The smart move is to be in a business that makes money in boom and bust. Some whole firms look like that. Places like Lazard and Greenhill are basically in two businesses, M&A and bankruptcy, and bankers who can do both well are relatively insulated, stitching together big levered deals in the good times and selling off the bits when they go bankrupt. I worked in a group that did both equity-linked issuance and stock buybacks. Buybacks tend to be done when companies are flush with cash and investment opportunities are limited; equity-linked securities often come from companies that are a bit down on their luck but still have ways to put money to work. So you’ve gotten long some economic volatility, and you’ve got both peaks and troughs covered.
But, of course, if someone is making money both ways, then someone is losing it both ways. Companies build empires at expensive prices and divest them cheaply, paying transaction costs both ways. And boy do they ever sell stock low and buy it high. Still, it is rare to see an illustration of that quite as breathtakingly perfect as Netflix’s announcement yesterday that it was issuing $400 million of equity and convertible bonds, after spending most of the last year and a half buying back stock. Now, first of all: Read more »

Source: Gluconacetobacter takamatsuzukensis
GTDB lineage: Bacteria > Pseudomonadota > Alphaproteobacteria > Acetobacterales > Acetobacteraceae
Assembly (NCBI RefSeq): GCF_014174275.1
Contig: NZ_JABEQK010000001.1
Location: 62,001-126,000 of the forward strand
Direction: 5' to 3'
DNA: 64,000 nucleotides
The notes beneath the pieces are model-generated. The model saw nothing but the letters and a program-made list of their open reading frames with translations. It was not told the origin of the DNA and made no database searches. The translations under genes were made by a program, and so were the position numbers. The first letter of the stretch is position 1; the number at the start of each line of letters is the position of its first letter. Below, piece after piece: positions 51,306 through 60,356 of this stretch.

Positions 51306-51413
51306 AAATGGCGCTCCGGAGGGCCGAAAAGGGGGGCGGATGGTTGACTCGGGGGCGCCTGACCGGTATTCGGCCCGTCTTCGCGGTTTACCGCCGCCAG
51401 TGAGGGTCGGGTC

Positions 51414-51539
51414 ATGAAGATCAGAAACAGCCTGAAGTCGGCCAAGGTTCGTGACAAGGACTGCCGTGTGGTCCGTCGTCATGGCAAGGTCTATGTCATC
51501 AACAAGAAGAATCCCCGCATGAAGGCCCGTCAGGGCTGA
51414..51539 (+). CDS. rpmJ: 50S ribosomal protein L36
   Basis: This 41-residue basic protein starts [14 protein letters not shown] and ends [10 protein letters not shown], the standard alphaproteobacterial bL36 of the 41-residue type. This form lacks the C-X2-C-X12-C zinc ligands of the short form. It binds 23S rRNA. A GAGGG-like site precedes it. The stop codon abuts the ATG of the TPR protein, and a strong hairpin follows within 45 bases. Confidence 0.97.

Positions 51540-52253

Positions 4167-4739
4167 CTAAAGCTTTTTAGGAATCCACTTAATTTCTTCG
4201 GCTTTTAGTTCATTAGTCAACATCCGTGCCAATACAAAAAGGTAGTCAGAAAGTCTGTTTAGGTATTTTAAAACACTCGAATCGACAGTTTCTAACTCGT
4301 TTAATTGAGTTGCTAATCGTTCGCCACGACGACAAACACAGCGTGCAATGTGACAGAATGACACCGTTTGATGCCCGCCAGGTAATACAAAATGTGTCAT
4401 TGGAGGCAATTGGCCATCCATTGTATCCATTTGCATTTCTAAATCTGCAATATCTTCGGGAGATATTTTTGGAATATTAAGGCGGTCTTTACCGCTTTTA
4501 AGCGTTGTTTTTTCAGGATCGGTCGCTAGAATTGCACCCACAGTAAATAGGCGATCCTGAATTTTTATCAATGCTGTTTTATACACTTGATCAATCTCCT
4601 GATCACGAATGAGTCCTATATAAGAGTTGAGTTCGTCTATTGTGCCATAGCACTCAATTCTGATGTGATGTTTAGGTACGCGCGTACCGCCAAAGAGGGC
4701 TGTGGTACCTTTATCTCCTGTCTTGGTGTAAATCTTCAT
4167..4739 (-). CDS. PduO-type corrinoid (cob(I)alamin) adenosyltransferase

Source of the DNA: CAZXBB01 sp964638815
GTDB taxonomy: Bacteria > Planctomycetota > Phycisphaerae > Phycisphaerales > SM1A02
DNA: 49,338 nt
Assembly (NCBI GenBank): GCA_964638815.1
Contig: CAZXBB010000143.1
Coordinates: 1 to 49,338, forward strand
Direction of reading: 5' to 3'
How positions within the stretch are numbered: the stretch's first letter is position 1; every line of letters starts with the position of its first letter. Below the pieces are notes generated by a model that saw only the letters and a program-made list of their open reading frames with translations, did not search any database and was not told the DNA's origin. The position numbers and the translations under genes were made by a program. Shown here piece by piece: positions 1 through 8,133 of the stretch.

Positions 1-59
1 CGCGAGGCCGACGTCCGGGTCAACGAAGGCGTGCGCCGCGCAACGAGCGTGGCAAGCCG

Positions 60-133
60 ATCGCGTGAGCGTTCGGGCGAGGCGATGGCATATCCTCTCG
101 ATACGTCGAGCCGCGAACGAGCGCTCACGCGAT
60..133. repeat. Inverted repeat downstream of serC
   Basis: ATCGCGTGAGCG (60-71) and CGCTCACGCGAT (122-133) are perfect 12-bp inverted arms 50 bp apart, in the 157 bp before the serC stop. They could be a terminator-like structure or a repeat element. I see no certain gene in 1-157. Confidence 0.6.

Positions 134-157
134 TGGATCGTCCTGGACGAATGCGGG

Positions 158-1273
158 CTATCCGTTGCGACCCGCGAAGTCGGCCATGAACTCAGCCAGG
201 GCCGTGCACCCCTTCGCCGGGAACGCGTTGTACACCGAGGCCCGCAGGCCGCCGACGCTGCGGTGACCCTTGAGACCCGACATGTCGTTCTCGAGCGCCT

- 14 Oct 2011 at 5:11 PM
Markets got you down? Can’t seem to keep up with your benchmark this year? Not sure you’ll ever figure out this whole buy-low, sell-high thing that you keep hearing rumors about? Cheer up, you’ve got good company. Company anyway. Specifically, corporate America, whose overall market timing ability is much worse than that of a chimp who watches Art Cashin.
That’s what McKinsey coldly concluded, noting that from 2004 to 2010, “Only 31 percent of the [S&P 500] companies earned a positive return from buying back shares—less than you would expect from a random throw of the dice.” And not only did two out of three companies underperform putting cash under a pillow; three out of four underperformed dollar cost averaging: